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Wenneberg, Stig
Publications (3 of 3) Show all publications
Tang, P. F., Johansson, C., Wadensten, B., Wenneberg, S. & Ahlström, G. (2007). Chinese nurses' ethical concerns in a neurological ward. Nursing Ethics, 14(6), 810-824
Open this publication in new window or tab >>Chinese nurses' ethical concerns in a neurological ward
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2007 (English)In: Nursing Ethics, ISSN 0969-7330, E-ISSN 1477-0989, Vol. 14, no 6, p. 810-824Article in journal (Refereed) Published
Abstract [en]

Our aim was to describe Chinese nurses' experiences of workplace distress and ethical dilemmas on a neurological ward. Qualitative interviews were performed with 20 nurses. On using latent content analysis, themes emerged in four content areas: ethical dilemmas, workplace distress, quality of nursing and managing distress. The ethical dilemmas were: ( 1) conflicting views on optimal treatment and nursing; ( 2) treatment choice meeting with financial constraints; and ( 3) misalignment of nursing responsibilities, competence and available resources. The patients' relatives lacked respect for the nurses' skills. Other dilemmas could be traced to the transition from a planned to a market economy, resulting in an excessive workload and treatment withdrawal for financial reasons. Lack of resources was perceived as an obstacle to proper patient care in addition to hospital organization, decreasing the quality of nursing, and increasing moral and workplace distress. The nurses managed mainly by striving for competence, which gave them hope for the future.

National Category
Research subject
Nursing Science
urn:nbn:se:oru:diva-19831 (URN)10.1177/0969733007082140 (DOI)000250961600011 ()
Available from: 2011-10-14 Created: 2011-10-12 Last updated: 2017-12-08Bibliographically approved
Ahlström, G., Lindvall, B., Wenneberg, S. & Gunnarsson, L.-G. (2006). A comprehensive rehabilitation programme tailored to the needs of adults with muscular dystrophy. Clinical Rehabilitation, 20(2), 132-141
Open this publication in new window or tab >>A comprehensive rehabilitation programme tailored to the needs of adults with muscular dystrophy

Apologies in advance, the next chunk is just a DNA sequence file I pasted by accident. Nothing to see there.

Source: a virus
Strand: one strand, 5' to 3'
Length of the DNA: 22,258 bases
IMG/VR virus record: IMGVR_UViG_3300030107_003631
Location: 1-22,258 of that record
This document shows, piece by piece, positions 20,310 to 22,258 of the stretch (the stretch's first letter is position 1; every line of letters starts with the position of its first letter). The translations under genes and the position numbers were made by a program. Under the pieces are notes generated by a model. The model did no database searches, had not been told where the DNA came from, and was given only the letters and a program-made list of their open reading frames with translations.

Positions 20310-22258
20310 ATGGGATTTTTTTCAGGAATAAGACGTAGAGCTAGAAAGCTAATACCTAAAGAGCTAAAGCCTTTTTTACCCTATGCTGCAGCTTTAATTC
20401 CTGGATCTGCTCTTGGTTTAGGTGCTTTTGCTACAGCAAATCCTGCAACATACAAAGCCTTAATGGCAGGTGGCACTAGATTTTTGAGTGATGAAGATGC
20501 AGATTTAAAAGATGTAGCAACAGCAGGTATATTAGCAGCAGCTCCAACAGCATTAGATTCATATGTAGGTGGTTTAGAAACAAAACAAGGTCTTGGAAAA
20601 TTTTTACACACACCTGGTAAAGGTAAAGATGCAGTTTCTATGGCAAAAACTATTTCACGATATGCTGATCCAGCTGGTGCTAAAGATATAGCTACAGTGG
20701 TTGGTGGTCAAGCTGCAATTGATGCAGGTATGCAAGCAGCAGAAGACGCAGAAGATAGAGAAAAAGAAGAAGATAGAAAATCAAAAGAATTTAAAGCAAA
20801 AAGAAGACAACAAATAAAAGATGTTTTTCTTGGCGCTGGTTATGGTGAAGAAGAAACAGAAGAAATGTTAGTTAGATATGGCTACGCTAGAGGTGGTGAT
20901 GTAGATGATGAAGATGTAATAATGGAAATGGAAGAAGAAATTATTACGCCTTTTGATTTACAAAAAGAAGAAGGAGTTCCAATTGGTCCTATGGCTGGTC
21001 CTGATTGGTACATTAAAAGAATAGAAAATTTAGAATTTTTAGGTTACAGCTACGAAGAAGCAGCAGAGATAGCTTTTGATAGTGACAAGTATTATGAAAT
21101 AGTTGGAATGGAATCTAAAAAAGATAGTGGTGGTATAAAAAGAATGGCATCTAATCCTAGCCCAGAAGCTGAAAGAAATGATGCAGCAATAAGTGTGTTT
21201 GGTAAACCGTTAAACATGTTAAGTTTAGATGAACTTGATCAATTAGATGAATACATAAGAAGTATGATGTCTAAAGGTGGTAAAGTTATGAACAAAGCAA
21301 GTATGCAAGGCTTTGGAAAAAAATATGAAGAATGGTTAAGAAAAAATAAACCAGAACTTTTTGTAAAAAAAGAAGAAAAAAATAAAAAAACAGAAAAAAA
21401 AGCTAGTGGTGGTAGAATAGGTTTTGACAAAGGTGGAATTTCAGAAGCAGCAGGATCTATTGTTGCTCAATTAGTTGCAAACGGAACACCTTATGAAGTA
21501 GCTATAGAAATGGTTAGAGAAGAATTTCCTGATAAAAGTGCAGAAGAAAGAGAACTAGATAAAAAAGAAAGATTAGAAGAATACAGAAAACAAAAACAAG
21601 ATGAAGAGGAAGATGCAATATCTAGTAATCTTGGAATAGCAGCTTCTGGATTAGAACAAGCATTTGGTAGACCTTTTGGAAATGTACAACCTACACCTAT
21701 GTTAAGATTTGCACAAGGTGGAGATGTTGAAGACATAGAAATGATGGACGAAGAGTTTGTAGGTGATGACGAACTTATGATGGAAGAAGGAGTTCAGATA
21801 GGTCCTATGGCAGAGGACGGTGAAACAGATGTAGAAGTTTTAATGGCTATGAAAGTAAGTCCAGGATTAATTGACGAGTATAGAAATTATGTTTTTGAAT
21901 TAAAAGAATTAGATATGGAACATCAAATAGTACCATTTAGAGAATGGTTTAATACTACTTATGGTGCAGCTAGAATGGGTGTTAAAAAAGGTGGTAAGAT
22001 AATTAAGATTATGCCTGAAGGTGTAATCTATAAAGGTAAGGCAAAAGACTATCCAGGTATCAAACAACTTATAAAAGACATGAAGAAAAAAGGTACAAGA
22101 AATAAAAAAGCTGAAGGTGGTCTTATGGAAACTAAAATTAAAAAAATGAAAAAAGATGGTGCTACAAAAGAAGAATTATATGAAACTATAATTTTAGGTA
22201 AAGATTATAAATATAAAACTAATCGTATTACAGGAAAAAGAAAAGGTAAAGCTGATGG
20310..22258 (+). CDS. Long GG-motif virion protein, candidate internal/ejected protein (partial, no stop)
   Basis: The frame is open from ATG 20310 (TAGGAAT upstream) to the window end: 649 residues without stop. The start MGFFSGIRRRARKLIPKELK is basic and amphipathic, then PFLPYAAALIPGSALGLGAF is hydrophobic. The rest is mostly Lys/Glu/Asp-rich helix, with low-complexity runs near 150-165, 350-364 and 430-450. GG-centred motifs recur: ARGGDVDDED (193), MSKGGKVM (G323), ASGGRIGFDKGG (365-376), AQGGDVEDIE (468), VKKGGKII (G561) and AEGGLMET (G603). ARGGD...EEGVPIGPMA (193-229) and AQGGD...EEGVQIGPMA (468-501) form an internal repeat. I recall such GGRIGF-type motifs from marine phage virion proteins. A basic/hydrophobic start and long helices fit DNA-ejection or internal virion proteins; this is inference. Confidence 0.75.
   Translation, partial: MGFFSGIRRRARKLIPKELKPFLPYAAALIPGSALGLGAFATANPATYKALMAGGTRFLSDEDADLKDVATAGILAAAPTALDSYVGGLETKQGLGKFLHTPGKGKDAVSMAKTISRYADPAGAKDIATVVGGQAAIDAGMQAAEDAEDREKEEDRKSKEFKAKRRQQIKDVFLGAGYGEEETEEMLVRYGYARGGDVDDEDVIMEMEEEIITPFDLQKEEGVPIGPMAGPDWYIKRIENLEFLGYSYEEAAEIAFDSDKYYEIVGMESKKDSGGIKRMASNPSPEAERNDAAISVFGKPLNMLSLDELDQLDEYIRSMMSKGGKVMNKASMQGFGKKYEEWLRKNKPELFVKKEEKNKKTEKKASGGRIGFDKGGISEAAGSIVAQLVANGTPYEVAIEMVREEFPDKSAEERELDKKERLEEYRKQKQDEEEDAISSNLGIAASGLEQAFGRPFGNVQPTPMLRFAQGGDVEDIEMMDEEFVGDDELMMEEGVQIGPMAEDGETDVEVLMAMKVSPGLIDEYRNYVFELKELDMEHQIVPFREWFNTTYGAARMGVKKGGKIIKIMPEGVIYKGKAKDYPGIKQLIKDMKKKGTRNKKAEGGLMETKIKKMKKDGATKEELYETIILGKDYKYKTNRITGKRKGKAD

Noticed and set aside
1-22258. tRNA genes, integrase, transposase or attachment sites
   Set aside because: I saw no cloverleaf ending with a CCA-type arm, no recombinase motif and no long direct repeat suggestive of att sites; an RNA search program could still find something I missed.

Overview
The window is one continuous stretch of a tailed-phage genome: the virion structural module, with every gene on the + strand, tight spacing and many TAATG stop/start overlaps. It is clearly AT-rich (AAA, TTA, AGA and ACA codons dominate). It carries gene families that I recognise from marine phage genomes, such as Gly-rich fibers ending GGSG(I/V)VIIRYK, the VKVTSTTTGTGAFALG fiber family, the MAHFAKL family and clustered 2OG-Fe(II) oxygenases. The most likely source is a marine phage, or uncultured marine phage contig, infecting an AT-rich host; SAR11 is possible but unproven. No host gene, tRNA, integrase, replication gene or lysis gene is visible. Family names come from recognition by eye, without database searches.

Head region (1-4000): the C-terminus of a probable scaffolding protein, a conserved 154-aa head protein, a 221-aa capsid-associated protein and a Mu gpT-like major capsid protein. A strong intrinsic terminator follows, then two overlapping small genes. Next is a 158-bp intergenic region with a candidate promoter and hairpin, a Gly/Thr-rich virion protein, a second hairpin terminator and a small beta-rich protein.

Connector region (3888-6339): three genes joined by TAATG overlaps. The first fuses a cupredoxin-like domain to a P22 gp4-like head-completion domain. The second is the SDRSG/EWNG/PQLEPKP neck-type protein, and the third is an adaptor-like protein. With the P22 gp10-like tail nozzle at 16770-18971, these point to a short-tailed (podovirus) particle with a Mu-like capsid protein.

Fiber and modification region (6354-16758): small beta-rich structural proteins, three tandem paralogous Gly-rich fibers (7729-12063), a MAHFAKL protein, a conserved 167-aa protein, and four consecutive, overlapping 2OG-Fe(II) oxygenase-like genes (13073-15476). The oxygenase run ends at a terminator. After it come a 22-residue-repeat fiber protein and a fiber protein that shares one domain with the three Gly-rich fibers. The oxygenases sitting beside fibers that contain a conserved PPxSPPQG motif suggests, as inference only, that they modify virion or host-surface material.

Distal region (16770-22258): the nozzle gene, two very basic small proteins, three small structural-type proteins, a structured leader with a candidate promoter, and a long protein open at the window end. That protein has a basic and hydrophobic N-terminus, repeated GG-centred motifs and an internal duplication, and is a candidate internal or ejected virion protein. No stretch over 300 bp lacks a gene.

2006 (English)In: Clinical Rehabilitation, ISSN 0269-2155, E-ISSN 1477-0873, Vol. 20, no 2, p. 132-141Article in journal (Refereed) Published
Abstract [en]

OBJECTIVE: To assess if activities of daily living (ADL), coping and quality of life could be improved in adults with muscular dystrophy through a comprehensive rehabilitation programme. DESIGN: Quasi-experimental, controlled clinical study comparing patients with similar age and disease aspects. SETTING: Two different counties in Sweden, being either study or control setting. SUBJECTS: The study group comprised 37 adults (21 women, 16 men; mean age 50 years), while the control group comprised 39 people (25 women, 14 men; mean age 46 years). INTERVENTIONS: Four rehabilitation sessions tailored to different medical, physical and psychosocial needs of the patients, comprising a total of 10 days over a period of 18 months. MAIN MEASURES: ADL, the Mental Adjustment to Cancer Scale measuring coping strategies, the Sickness Impact Profile measuring health-related quality of life, the Hospital Anxiety and Depression Scale, and the Psychosocial Well-being Questionnaire. RESULTS: No significant differences were found between groups with regard to the outcome measures. There was increased dependence on others in ADL after 18 months in both groups, but it was more pronounced in the control group. Furthermore, a clear trend was observed in the data with regard to coping patterns, the control group using more coping strategies such as 'Helplessness/hopelessness' (P= 0.057), 'Anxious preoccupation' (P = 0.085) and 'Fatalistic' (P= 0.073) when being compared to the study group. CONCLUSIONS: No apparent effects on ADL were found from the rehabilitation programme, although there was a tendency of reduction of maladaptive coping patterns in the study group. This initial study may provide the rationale and basis for a randomized controlled trial.